2 Days in Rome - The Ultimate Guide

Travel Itinerary

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Kate Johns
Itinerary by: Kate Johns
23 days ago
Travel Writer
Duration: 2 days

If you’re planning a 2 day city break to Rome in Italy, then this guide is here to help you. Over 2 days, we’ll show you some of the cultural and historical highlights of this beautiful Italian city. Photo by Mauro Grazzi on Unsplash

Day 1

09:00 - 12:00
The Vatican Museum
00120, Vatican City
You first day in Rome will leave you in sensory overload in the best way possible. The warmth and vibrance of the locals, the embellished street corners and the ancient ruins sprawled across the main streets. What better place to start than the Vatican Museums! Start here in the morning because you will want to be fresh to spend the first couple of hours of your morning taking in one of the most magnificent set of galleries and the spectacular Sistine Chapel. If you’re getting around on the metro, hop off at Ottaviano, and you’ve got yourself a 10-minute walk until you arrive in the Vatican. It’s definitely best to book tickets to the museum before you arrive in order to avoid a multiple-hour long queue. ‘Skip the line’ tickets are a good option here, as they effectively allow you to do just that… skip the line! Photo by Claudio Hirschberger on Unsplash
Article By: Kate Johns
Standard 8.00 EUR

Getting there

Take the metro line to 'Ottaviano' at the beginning of your day. You will then walk a short 10 minutes to arrive at Vatican City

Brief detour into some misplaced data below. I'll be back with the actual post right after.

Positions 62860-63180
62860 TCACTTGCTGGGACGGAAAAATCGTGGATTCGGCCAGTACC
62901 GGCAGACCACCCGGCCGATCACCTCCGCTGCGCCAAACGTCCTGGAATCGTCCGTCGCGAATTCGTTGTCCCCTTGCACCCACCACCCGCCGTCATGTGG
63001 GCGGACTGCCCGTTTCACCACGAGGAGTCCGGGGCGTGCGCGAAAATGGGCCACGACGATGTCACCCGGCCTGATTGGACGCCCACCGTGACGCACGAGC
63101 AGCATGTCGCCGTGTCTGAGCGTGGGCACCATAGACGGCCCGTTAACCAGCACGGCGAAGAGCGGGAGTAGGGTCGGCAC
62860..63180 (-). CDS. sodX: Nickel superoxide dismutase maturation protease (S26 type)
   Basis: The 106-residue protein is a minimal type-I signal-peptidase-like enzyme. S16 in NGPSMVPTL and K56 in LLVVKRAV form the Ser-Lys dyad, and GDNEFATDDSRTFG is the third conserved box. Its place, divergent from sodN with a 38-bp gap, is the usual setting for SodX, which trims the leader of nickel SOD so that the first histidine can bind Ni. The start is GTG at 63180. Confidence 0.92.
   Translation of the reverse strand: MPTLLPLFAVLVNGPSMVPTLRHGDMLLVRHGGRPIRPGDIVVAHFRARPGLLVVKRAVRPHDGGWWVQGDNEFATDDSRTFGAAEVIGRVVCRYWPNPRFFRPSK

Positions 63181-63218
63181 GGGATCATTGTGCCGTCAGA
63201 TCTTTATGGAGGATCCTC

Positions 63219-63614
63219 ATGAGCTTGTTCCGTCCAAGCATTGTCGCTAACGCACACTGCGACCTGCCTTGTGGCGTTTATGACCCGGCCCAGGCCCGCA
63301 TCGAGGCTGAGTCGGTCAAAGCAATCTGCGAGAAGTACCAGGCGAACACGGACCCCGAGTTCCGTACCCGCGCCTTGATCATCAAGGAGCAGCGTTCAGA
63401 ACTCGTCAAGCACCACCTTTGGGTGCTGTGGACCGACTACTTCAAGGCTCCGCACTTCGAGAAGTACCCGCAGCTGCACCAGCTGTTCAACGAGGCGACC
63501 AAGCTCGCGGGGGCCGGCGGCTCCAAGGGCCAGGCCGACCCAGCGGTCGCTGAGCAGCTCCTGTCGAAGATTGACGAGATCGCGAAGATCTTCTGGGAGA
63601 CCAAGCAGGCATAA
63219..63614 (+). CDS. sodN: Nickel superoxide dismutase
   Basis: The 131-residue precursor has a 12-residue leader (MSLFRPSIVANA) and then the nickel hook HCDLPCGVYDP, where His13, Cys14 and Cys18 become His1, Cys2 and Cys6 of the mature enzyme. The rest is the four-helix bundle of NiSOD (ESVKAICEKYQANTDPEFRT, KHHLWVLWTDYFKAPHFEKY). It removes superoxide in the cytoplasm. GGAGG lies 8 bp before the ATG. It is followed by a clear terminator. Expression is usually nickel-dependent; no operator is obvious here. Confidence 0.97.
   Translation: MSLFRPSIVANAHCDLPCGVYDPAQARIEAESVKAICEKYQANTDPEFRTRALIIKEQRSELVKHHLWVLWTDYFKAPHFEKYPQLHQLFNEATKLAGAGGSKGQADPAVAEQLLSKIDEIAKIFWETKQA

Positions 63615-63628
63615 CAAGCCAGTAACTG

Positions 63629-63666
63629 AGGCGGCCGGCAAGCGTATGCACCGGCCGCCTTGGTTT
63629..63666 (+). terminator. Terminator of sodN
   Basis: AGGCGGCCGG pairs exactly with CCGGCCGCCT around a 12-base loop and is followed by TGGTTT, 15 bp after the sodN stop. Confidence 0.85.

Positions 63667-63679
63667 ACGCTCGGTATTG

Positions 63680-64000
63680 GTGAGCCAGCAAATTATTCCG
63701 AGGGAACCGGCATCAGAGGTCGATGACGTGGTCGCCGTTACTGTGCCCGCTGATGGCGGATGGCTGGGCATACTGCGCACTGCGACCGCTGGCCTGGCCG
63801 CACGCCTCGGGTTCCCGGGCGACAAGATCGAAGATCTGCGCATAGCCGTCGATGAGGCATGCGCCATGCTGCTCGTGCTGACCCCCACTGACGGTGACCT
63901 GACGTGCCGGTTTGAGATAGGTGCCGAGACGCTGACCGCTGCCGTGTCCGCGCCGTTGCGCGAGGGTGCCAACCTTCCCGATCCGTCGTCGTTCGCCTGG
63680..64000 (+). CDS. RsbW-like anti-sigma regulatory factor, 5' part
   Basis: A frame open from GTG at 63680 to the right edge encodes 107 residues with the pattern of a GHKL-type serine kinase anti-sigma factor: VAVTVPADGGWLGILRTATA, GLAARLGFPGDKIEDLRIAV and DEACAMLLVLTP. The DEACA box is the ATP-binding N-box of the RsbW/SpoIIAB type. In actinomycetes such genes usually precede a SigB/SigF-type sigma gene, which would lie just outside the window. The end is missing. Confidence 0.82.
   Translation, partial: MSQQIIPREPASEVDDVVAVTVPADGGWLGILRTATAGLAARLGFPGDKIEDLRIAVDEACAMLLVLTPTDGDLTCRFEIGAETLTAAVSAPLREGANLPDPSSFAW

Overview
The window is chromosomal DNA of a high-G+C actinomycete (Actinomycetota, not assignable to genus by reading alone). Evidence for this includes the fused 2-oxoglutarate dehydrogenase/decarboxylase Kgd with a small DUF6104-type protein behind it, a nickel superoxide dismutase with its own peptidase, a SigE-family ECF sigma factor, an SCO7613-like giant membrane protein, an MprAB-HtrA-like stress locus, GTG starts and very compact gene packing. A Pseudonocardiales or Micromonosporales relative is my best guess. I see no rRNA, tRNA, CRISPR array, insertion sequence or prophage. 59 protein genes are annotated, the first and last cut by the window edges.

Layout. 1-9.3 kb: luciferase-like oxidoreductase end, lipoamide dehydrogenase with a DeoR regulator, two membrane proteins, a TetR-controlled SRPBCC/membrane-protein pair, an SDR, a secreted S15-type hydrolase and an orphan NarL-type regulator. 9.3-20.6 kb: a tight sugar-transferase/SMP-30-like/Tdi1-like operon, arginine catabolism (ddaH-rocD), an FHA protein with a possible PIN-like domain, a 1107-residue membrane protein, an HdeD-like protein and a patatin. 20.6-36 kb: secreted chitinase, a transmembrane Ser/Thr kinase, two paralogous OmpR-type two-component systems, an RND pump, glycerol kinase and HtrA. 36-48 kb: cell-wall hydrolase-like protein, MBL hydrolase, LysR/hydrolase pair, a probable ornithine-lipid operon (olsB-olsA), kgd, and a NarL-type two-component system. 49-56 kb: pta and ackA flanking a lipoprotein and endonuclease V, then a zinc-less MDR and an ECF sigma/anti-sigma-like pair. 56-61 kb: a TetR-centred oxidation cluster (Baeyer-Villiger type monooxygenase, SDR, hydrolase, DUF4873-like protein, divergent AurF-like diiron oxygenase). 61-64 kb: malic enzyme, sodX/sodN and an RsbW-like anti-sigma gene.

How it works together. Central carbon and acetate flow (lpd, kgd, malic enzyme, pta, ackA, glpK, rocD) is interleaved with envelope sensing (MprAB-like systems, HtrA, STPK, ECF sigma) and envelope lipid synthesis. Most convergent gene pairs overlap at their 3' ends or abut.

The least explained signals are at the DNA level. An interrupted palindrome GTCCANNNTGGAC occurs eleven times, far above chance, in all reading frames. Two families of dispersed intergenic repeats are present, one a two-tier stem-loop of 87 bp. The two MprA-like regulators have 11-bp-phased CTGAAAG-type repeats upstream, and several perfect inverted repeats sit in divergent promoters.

12:25 - 13:00
Castel Sant'Angelo
Lungotevere Castello, 50, 00186 Roma RM, Italy
After having visited the wonders of the Vatican, make your way into town and head on over to another MUST-SEE of Rome: Castel Sant’Angelo. Castel Sant’Angelo is a gorgeous towering cylindrical building in Parco Adriano used by Popes for centuries as a fortress. If you are an architecture lover, stop by the Ponte Sant’Angelo to be mesmerised by the stunning view from the top of the bridge that soars across the Tiber river and over Castel Sant’Angelo. Marked with statues on either side, this monumental bridge is named after the statue of St Michael which you will find in the very middle of the bridge. Fun fact – the castle is named after this statue of St Michael!! Photo by Niccolò Chiamori on Unsplash
Article By: Kate Johns
Standard 6.00 EUR
Students 4.00 EUR

Getting there

Take a leisurely stroll up to the Tiber River to arrive at Castel Sant'Angelo. Otherwise if walking is not the best option for you, there are plenty of taxis that will be able to take you across for a few euros.

Travel time
0 hours 15 minutes
13:25 - 14:00
Piazza Navona
Piazza Navona, 00186 Roma RM, Italy
After a short walk across the Ponte Sant’Angelo, make your way over to Piazza Navona. Piazza Navona is just one of those magical places where you have to pinch yourself for a second to remind yourself that YES, you are living the dream. Piazza Navona is undoubtedly one of the most famous squares in all of Italy. Known for it’s magnificent fountains, get up close and personal to the wonderful work of Bernini and his Fountain of the Four Rivers. Unfortunately, most of the restaurants inside Piazza Navona are HUGE tourist traps – maybe think about getting a gelato instead 😊 Photo by Alberico Bartoccini on Unsplash